Audix D6 In 20 Cardioid pattern, crisp bass response with good mid range.
Audio Technica Pro25 In 21 Now discontinued. Very specific for low frequency response, +10dB peak at 125 Hz, very warm bass tone with great presence.

 

Avantone CK6 Specs

 AvantoneCK6

AKG C518 Specs

 AKG C518

Audio Technica Pro25 Specs

 Pro25

Headphone Mixes (Studios 1, 5)

Musician Auxiliary Notes
Aaron

 

 

Aux a, pre-fader In studio 1 the aux signals are split into different sections on the multicore i.e. in drum room only aux C – D is connectible, vocal booth aux A – B and live room all Aux available.
Will

 

 

Aux d, post-fader
Craig

 

Aux a(studio 5) pre-fader

Due to the high amplitude of the drums, our drummer wasn’t able to hear the click very well in his headphones. We increased the volume in P-T as the volume on the headphone amp was near max. The Accented clicks were increased further to really help the drummer nail the timing. Our method to record the drummer was to record each section until it was in time, so our drummer began playing a section and as soon as it was in time for at least two to three bars we stopped and moved to the next section. Untitled

Around the time of the recording, I had yet to discover playlists in P-T therefore, each time we completed a recording we added a new track by duplicating the recording and then ridding of the dup, resulting in previous recordings being underneath each main track. I really wished I knew about playlist as I didnt have the delightful option of comping a track with a click of a button. Instead I had to caveman the editing and actually carefully drag and drop sections into place. This meant that if a part I wanted to comp would have to be hidden then dragged in with the desired comp. Mixing Drums Once I built a balanced mix that blended I started to piece together the song. Sadly most of the timing was off by mere milieconds with the drum tracks, making it really non-salvagable to warp into time. Warping too much of it really diminished the quality and energy behind the takes so I decided to take parts that were in time. I did this by playing the click track over parts that were in time then when I found my track would split the track and ensured that I could loop it. I equalized the snare to add more bite and attack by adding +6dB around 500Hz – 1Khz and decided to mute the bottom snare mic as it was out of phase and shifting it in phase didn’t give as good a tone as alone.   Guitar Mix I added a SanAmp plugin for the guitar to add distortion to fit the song a lot better. It adds the bite on rhythm and more sustain to the lead sections of the song.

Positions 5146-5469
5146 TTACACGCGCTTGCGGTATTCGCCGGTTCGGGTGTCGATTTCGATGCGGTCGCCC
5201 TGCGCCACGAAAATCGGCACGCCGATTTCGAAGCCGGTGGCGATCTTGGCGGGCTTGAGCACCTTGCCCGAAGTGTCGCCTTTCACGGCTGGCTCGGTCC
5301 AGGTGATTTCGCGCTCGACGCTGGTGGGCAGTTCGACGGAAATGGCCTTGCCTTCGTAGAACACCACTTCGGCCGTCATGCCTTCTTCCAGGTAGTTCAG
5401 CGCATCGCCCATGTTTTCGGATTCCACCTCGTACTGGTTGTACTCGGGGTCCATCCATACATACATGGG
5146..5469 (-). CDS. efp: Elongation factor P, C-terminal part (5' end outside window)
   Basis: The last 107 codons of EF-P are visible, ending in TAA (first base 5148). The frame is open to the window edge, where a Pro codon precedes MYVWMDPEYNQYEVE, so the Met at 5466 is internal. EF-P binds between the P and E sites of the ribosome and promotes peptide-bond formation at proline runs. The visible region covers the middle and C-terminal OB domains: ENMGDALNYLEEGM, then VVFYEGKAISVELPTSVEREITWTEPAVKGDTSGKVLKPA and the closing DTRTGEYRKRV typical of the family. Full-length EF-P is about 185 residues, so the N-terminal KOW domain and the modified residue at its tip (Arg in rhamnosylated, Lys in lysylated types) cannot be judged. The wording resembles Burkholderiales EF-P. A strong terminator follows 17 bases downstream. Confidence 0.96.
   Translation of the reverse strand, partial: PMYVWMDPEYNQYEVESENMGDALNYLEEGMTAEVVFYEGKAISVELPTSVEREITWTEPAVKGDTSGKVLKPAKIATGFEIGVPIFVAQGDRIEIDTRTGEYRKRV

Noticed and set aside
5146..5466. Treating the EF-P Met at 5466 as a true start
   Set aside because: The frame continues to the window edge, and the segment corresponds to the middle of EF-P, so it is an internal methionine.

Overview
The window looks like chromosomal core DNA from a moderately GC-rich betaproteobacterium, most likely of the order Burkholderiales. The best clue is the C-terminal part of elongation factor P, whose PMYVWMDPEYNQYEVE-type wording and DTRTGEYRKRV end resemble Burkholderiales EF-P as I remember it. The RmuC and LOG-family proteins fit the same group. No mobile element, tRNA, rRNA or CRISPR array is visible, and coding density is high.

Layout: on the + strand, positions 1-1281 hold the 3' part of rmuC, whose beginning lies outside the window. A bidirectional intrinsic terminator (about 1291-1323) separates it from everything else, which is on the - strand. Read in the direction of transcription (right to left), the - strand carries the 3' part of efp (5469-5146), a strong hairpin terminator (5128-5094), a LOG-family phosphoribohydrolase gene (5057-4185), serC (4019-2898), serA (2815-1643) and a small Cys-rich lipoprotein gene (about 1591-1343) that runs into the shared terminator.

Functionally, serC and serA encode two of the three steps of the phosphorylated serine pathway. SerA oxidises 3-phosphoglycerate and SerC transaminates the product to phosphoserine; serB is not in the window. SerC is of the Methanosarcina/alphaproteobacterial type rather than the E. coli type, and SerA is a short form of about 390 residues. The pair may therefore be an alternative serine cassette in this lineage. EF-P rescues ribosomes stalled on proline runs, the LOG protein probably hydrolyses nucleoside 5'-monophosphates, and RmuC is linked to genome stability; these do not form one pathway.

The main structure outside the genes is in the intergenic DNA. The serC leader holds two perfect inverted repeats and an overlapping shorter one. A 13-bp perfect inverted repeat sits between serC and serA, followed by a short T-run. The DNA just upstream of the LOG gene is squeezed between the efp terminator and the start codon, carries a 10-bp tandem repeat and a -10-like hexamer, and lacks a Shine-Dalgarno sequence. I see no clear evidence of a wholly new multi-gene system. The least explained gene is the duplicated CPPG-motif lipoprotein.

Untitled2

Bass Mix There were 4 tracks for the bass, this means a lot headroom taken up for the lower frequencies when played back. So I decided to mute the room mic and it gave a clearer tone and less boominess to the overall mix.   The result of duplicating most of the drum track…

Untitled3

Summary I had chosen the latest takes of every instrument to be the final mix as out of the previous takes, the instruments were eithher out of time or out of tune. I added the snare fill at the begining of the song to be in time with the guitar and bass then added the only drum take in time and looped throughout the song and other fills along the way. I edited the drum track in “grid mode” so that the tracks fit in place and time with the grid when I drag them in. Once completed I bounced the files to a disc as 16bit 44.1KHz, interleaved .wav file.   Untitled4

Untitled5

Advertisements

Leave a Reply

Fill in your details below or click an icon to log in:

WordPress.com Logo

You are commenting using your WordPress.com account. Log Out / Change )

Twitter picture

You are commenting using your Twitter account. Log Out / Change )

Facebook photo

You are commenting using your Facebook account. Log Out / Change )

Google+ photo

You are commenting using your Google+ account. Log Out / Change )

Connecting to %s